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Bitcoin’s safe-haven claim shines brighter than gold

Aakash Athawasya

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Bitcoin rekindles "safe-haven" fire once again
Source: Unsplash

Bitcoin’s trail as the safe-haven asset during times of economic turmoil is finding fire once again.

For many, 2020 took over where 2019 left off. The king coin ended the previous year on a 92 percent yearly high, the biggest gainer by far. Much of that rise was fuelled less by internal improvements in Bitcoin’s fundamentals and how the market viewed Bitcoin.

A shift ensued. One that was envisioned by the crypto-realm’s mainstays, but took many newcomers by surprise. Bitcoin was rekindling its claim as a “safe-haven asset” which fuelled one of it’s three long-stated objectives, that of a digital store of value.

In 2019, from Venezuela to Hong Kong, Bitcoin grew as political economies cracked. The story in 2020, is no different.

Less than a month into 2020, Bitcoin is already up by over a fourth of its value, trading at a YTD high of $9,300, with the Vegeta meme revisited three times. One of the main proponents of this Bitcoin as a safe-haven claim is Bitcoin bull and head of research at Fundstrat, Thomas Lee.

In a recent tweet, Lee highlighted 2019 and the 2020 rise of Bitcoin in comparison to gold – its store of value adversary. While digital gold saw a mammoth 92 percent rise in 2019, gold, despite rising to its highest valuation since 2013, and being the recipient of capital flight in troubled countries, saw a paltry 3.4 percent rise.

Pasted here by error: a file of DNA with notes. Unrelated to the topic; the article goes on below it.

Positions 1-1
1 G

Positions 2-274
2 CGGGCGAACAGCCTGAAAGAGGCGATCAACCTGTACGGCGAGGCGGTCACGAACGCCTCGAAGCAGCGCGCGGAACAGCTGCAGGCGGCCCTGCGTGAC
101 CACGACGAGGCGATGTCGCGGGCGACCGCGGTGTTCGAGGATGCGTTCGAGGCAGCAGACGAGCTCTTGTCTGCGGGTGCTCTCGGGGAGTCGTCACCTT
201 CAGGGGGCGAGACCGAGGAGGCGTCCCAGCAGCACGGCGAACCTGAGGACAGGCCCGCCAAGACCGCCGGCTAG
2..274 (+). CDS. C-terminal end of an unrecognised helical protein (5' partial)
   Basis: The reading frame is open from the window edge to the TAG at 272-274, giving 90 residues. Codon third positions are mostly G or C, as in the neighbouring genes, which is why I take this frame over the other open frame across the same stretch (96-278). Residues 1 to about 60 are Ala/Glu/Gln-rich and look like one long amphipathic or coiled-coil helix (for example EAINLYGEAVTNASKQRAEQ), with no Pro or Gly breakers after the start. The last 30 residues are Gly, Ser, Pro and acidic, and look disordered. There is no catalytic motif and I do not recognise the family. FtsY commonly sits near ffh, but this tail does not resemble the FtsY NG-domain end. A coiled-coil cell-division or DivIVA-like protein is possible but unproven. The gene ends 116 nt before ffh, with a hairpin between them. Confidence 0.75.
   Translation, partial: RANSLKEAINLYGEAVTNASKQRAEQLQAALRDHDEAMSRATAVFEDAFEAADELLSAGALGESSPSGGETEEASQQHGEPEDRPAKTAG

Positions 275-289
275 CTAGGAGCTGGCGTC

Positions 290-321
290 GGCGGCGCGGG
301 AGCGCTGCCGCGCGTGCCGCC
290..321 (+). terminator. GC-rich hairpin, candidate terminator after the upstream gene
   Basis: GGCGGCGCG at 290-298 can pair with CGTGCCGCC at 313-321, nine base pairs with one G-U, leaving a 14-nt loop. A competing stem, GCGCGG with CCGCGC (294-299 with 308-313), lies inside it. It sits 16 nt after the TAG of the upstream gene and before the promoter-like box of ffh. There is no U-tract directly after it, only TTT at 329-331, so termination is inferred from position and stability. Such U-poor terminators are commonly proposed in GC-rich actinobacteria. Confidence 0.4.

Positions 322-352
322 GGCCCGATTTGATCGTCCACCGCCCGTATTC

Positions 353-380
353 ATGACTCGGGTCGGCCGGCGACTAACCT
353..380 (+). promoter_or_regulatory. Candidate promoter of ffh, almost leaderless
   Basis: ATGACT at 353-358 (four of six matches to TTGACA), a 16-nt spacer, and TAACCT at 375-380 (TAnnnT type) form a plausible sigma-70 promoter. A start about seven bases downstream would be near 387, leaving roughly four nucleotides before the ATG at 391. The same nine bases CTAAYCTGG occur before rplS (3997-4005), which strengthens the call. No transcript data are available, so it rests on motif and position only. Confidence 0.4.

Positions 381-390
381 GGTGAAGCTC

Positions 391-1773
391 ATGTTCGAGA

Less adversarial and more in sync, Bitcoin and gold had a good year together, regardless of the gulf difference between the two. The correlation between the commodity and the cryptocurrency reached its highest point in three years, back in the closing months of 2019.

With the killing of Iranian commander Qasam Soleimani by a US drone strike, Bitcoin and gold saw a massive like-for-like increase, with the latter increasing by over 3.5 percent in the hour as the news broke. The two saw a further push as Tehran retaliated by attacking a US base in Iraq.

When tensions cooled off between the US and Iran, both assets saw a price reversal. However, while the price of gold stabilized, Bitcoin’s elasticity moved eastwards. Gold, since the Iranian bears, has been locked in the $1,560-$1,570 range, while Bitcoin has reacted in a bullish manner to the coronavirus outbreak in China’s Wuhan.

As the death toll increased, so did Bitcoin’s price, with many even tabling yet another safe-haven claim, this time with a medical caveat.

While there is little evidence to suggest that there is a direct correlation between Bitcoin’s price and the coronavirus outbreak, it cannot be understated that the S&P500 dropped by over 2.8 percent since the overseas cases began piling up, while Bitcoin rose by 3.6 percent.

Aakash is a full-time cryptocurrency journalist at AMBCrypto covering primarily the US market. A graduate in Finance and Economics, his writing is centered around regulation and institutional investment within the cryptocurrency space. He is also an aspiring triathlete.